SYDNEY (Reuters) - Support for Australia's embattled Labor government has surged since new Prime Minister Kevin Rudd took charge late last week but it will still struggle to win an election later this year, a major poll published on Sunday showed.
Rudd replaced former prime minister Julia Gillard in a Labor party vote on Wednesday after successive polls predicting a Labor government washout at the next election.
The Galaxy Research survey, the first national poll published since the leadership change, showed Rudd well ahead of conservative opposition leader Tony Abbott as preferred prime minister by 51 percent to 34 percent, with 15 percent undecided.
However, Labor's vote still lagged behind the opposition by 49 percent to 51 percent on a ‘two-party' basis, meaning if a vote was held now the conservative opposition would still win. The gap had narrowed sharply, with Labor gaining four percent from the last poll, conducted earlier in June.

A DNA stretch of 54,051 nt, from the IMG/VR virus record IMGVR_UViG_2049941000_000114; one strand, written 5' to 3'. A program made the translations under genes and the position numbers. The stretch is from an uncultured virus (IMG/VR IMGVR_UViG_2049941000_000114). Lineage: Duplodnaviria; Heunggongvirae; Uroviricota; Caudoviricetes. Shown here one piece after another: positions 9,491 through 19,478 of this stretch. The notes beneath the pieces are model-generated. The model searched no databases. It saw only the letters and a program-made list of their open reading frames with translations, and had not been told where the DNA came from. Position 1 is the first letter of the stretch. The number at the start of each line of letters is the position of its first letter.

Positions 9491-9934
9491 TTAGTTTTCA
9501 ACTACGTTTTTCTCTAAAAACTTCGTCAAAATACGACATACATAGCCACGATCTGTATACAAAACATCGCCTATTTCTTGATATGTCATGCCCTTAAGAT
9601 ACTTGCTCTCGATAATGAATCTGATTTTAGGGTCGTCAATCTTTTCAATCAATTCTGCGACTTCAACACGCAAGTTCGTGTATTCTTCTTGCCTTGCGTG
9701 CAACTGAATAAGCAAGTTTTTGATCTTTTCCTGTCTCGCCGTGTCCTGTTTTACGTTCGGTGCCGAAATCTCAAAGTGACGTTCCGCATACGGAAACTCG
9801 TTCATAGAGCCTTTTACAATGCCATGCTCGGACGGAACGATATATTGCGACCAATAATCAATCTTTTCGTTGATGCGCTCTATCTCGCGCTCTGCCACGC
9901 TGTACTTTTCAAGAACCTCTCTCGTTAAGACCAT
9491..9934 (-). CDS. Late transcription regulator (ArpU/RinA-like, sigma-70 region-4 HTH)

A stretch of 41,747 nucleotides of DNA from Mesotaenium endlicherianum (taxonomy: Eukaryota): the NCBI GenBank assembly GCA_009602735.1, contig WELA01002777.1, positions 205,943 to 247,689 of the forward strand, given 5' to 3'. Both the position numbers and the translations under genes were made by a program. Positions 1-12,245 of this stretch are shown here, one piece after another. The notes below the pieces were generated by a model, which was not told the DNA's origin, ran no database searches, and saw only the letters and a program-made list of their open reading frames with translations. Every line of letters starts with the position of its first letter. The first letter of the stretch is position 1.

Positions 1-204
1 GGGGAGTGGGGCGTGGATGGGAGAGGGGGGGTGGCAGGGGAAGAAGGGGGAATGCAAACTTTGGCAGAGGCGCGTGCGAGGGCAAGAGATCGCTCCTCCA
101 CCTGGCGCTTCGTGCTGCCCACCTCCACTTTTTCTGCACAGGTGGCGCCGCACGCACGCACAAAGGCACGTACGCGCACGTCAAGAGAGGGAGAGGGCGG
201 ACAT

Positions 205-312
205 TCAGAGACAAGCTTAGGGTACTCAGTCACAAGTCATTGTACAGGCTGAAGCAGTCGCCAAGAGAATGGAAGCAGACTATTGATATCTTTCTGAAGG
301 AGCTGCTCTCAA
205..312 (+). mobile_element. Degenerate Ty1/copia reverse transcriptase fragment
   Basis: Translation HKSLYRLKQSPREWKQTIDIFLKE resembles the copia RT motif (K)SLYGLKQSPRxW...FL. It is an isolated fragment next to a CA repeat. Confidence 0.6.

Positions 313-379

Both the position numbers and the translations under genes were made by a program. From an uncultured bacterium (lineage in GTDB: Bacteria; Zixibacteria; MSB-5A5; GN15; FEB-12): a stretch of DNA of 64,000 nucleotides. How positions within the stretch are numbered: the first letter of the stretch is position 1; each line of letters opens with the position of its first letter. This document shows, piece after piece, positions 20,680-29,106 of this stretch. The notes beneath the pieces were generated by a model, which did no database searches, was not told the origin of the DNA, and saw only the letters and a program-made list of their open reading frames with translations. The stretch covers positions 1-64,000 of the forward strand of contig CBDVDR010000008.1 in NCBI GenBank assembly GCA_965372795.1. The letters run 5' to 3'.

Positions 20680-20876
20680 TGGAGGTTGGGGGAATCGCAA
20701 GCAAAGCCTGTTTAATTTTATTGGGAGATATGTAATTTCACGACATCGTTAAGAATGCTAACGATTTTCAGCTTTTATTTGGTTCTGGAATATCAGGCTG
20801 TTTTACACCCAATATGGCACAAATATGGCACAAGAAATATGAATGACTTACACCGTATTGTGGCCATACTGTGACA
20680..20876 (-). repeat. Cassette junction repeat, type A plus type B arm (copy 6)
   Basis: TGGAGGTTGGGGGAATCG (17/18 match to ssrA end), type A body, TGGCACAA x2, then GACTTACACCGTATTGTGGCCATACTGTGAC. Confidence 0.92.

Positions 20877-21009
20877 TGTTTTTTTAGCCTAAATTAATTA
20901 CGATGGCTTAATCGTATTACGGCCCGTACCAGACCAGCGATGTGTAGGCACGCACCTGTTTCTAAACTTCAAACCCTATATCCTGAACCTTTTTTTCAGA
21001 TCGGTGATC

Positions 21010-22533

Rudd has yet to announce any new policies, but the Mandarin-speaking former diplomat has highlighted the difficulties Australia faces with "the end of China's resource boom", which has underpinned years of economic growth.
Abbott has promised to scrap a Labor government imposed carbon tax and 30 percent tax on iron ore and coal mine profits if he wins power.
Abbott has criticised Labor for dumping a prime minister in party room ballot, but opinion poll respondents overwhelmingly thought Labor had been right to replace Gillard with Rudd.
Gillard has announced she will now quit politics and a string of ministers have resign. Rudd's new ministry is due to be sworn in on Monday.
The Galaxy poll was conducted immediately after Rudd defeated Gillard. It was published in News Limited papers on Sunday.
(Reporting by Christopher McCall; Editing by Michael Perry)